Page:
During six successful years as Democratic State Chair, Tina Podlodowski has watched, pushed, and organized as Washington has completed its transition from borderline “purple” to being a solidly “blue” Democratic state.
She’s had help, primarily from ex-President Donald Trump, who was skillfully demonized and hung around the necks of Republican nominees in a state that used to elect reformist, moderate GOP politicians to state and federal office. Podlodowski is going out on a high note, with Democrats in control of every statewide elective office and eight out of ten seats in the U.S. House of Representatives.
Former two-term King County Democratic Chair Shasti Conrad was instantly in the race to succeed Podlodowski. ”No one else is running for state party chair yet,” noted Andrew Villeneuve, executive director of Northwest Progressive Institute and long active in the D’s state central committee.
Conrad is an accomplished young politico, a veteran of the Obama administration and Bernie Sanders presidential campaigns, and one not bashful about her accomplishments. “I am the first woman of color to serve as chair for the King County Democrats and the first chair to be reelected in more than a decade: I took a struggling organization mired in debt and transformed it into a thriving, engaged organization with the funding to produce electoral wins,” she says in a website boosting her candidacy.
Podlodowsi was an executive at Microsoft, served on the Seattle City Council, and later headed the Lifelong AIDS Alliance. She lost a race for Secretary of State in 2016, but then ousted then-chairman Jaxon Ravens after an election in which Democrats won major state offices but suffered numerous defeats down the ballot. She has been the party’s first LGBTQ chair.
Podlodowski is following a model set by the late Democratic chair Karen Marchioro. Marchioro relinquished reins of the state party in 1993, after Democrats put Patty Murray in the U.S. Senate, captured eight of the state’s nine (at the time) U.S. House seats, flipped two of those House seats, swept the Legislature, and elected liberal Mike Lowry as Governor.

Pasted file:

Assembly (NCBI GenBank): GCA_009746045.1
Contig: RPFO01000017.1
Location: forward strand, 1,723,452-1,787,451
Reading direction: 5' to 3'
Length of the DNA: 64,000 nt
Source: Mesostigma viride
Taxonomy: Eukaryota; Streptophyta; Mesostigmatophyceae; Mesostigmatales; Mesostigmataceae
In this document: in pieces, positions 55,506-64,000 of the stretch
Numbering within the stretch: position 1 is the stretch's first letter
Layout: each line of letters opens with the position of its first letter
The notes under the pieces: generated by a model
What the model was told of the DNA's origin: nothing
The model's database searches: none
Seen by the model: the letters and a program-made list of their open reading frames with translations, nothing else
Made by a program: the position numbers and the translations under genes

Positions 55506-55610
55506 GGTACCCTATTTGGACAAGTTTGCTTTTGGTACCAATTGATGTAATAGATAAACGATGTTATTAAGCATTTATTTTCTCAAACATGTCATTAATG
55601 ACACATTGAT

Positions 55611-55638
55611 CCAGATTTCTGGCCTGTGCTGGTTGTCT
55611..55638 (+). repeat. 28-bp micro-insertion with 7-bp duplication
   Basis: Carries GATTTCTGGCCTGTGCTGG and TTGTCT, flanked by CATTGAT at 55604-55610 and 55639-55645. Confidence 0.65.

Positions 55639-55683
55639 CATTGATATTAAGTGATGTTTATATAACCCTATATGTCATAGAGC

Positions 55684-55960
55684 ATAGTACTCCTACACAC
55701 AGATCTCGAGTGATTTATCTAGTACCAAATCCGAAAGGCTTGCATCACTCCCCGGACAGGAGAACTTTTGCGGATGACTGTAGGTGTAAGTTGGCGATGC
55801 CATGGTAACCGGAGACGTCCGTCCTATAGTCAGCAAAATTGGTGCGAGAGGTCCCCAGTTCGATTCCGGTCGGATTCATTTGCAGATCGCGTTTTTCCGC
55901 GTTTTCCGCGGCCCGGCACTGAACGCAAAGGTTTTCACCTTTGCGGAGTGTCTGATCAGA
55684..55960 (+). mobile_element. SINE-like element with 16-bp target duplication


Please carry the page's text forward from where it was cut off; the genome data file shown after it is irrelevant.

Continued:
The party went into the tank under successor Charles Rolland. Republicans took six U.S. House seats from the Democrats in 1994, becoming in Newt Gingrich’s words “ground zero of the Republican revolution.” The GOP won control of the state House of Representatives, and reelected Sen. Slade Gorton, despite two visits to the state by President Clinton. Rolland was sent packing by Paul Berendt, who revived the party.
Under Podlodowski, Democrats flipped control of the Washington State Senate in 2017, when Manka Dhingra won a special election after the death of GOP Sen. Andy Hill. They solidified hold on both houses of the Legislature in 2018. That same year Issaquah pediatrician Kim Schrier won a seat in Congress that had been held by Republicans for 36 years, and Sen. Maria Cantwell coasted to reelection.
Last year, in the face of a predicted “red wave,” Washington Democrats expanded their legislative majorities and scored the country’s biggest congressional upset with the victory of Marie Gluesenkamp-Perez in Southwest Washington. Sen. Patty Murray withstood an onslaught of attack ads to win reelection with 57 percent of the vote. Democrat Steve Hobbs was elected Secretary of State, an office held by Republicans since 1964.
Podlodowski did it with a theme of “Rise & Organize,” staging training for party workers across the state. She tried to recruit Democrats to run even in the most solidly Republican rural districts of Eastern Washington. The tin can of Trump, along with militia-linked Republican state legislator Matt Shea, was tied to GOP candidates.
The Democrats also hit hard at the abortion issue, in the wake of the Supreme Court decision overturning Roe v. Wade. Washington has a long pro-choice record, dating from a statewide 1970 vote to legalize abortion. The 1970 pro-choice campaign was led by liberal Republicans, a political species now verging on extinction in the Evergreen State.
Podlodowski was a “yellow dog Democrat,” unwilling to have truck or trade with any Republican. She pilloried Seattle City Attorney candidate Anne Davison as “not fit to hold any office of any kind” in 2021. Davison was running for a nonpartisan office against defund-the-police supporter Nicole Thomas Kennedy. Former Democratic Govs. Christine Gregoire and Gary Locke had endorsed Davison, who was elected.
King County Democrats, especially in Seattle, have veered left of late. The party backed Lorena Gonzalez for Seattle Mayor in 2021, running against fellow Democrat Bruce Harrell, who won convincingly. The local party also endorsed Kennedy, despite her record of often-profane Tweets denouncing the Seattle Police. Both lost, along with leftist City Council candidate Nikkita Oliver. Conrad has raised money for unsuccessful Ohio congressional candidate Nina Turner, a Sanders co-chair who once compared voting for Joe Biden to eating “a bowl of shit.”
Rural, moderately conservative Democrats, once an influential species in state politics, are impossible to find nowadays. The party is now urban, suburban, and exurban. Suburban King County, once a Republican mainstay, now overwhelmingly sends Democrats to the Legislature and Congress. Dominating margins in three Seattle legislative districts gave Jay Inslee his margin to be narrowly elected Governor in 2012. Seattle bashing has backfired on Republicans who’ve tried it.
Podlodowski’s successor will inherit a Democratic state, in Ben Franklin’s famous phrase, “if you can keep it.” The long-ago warning of 1994 should remain as a reminder, however, of what happens when a governing party screws up, gets full of itself, or veers into ideological excess.